This stand of sugar gum trees growing in Adelaide’s East Park Lands between Beaumont Road, and Fullarton Road has a long history. It is a remnant from Australia’s first Arbor Day celebrations of 20 June 1889, making it more than 125 years old. Arbor Day is now celebrated as part of World Environment Day in June each year, with thousands of children participating in tree planting events across Australia.
This first tree planting was held not far from the former Victoria Park racecourse. 757 school children planted 757 trees, from a range of species including Sugar Gums, Aleppo Pines, Elms, Poplars, and other pines.
The Sugar Gum (Eucalyptus cladocalyx, Syn. corynocalyx; Syn.langii) is a large, smooth-barked, upright tree occurs naturally only in South Australia, and can grow to a height of 35 metres. It has been planted along roadsides, in farms, and is a feature of rural schools. It is used for fence posts, railway sleepers, decking and fencing. It is valued for its durability and termite resistance.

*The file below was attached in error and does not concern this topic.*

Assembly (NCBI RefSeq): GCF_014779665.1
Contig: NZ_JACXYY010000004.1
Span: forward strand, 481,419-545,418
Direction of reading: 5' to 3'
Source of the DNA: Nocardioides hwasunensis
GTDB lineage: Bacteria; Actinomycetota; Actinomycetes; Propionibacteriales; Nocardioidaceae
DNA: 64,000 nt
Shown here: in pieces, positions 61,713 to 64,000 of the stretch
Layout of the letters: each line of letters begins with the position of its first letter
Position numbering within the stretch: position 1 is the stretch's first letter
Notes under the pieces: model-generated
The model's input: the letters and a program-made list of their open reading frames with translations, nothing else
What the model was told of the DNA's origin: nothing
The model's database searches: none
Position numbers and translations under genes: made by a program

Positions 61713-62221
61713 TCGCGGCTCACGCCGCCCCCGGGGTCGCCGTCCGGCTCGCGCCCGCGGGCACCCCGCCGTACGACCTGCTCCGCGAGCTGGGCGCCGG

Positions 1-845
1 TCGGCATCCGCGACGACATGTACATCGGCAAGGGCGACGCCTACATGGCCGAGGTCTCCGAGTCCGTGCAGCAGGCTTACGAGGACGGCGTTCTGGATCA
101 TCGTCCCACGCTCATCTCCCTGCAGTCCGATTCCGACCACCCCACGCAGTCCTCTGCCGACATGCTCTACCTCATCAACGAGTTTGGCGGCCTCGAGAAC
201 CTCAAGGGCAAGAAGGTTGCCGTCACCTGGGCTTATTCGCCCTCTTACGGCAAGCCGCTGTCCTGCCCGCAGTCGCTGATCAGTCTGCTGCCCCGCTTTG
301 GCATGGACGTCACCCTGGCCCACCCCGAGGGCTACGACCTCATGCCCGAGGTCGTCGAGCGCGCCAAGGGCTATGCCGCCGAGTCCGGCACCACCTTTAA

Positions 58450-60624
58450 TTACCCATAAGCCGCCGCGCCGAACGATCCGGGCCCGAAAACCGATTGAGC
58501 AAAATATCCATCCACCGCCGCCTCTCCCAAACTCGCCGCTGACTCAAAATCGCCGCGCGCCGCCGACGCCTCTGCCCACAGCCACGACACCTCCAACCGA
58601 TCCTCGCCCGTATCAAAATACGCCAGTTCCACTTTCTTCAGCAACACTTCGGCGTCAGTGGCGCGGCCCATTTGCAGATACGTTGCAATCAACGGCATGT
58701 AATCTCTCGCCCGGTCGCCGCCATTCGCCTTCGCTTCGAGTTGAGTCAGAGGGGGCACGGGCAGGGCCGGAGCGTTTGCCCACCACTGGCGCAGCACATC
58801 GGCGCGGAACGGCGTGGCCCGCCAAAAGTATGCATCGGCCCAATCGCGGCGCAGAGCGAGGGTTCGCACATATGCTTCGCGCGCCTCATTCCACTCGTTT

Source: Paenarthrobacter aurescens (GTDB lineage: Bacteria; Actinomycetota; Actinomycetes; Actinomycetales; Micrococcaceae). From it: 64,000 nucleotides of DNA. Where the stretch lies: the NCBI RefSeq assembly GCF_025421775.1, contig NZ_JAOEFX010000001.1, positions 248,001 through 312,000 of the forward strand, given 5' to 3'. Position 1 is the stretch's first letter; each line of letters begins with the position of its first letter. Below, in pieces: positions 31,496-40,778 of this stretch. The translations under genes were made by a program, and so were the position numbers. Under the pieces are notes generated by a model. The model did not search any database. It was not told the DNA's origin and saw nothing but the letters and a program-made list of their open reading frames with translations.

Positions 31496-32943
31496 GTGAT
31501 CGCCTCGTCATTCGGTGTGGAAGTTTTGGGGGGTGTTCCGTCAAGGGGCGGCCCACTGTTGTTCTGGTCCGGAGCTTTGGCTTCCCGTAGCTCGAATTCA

Eucalyptus is Latin for well covered with a lid, referring to the cover of the seed pod, or operculum, an identifying characteristic of this genus. Cladocalyx is Latin for ‘defeat of the goblet’, referring to its urn-shaped fruit. It belongs to the Myrtaceae family.
This historic stand of trees is considered to be of State importance, with the possibility of being registered as of national significance.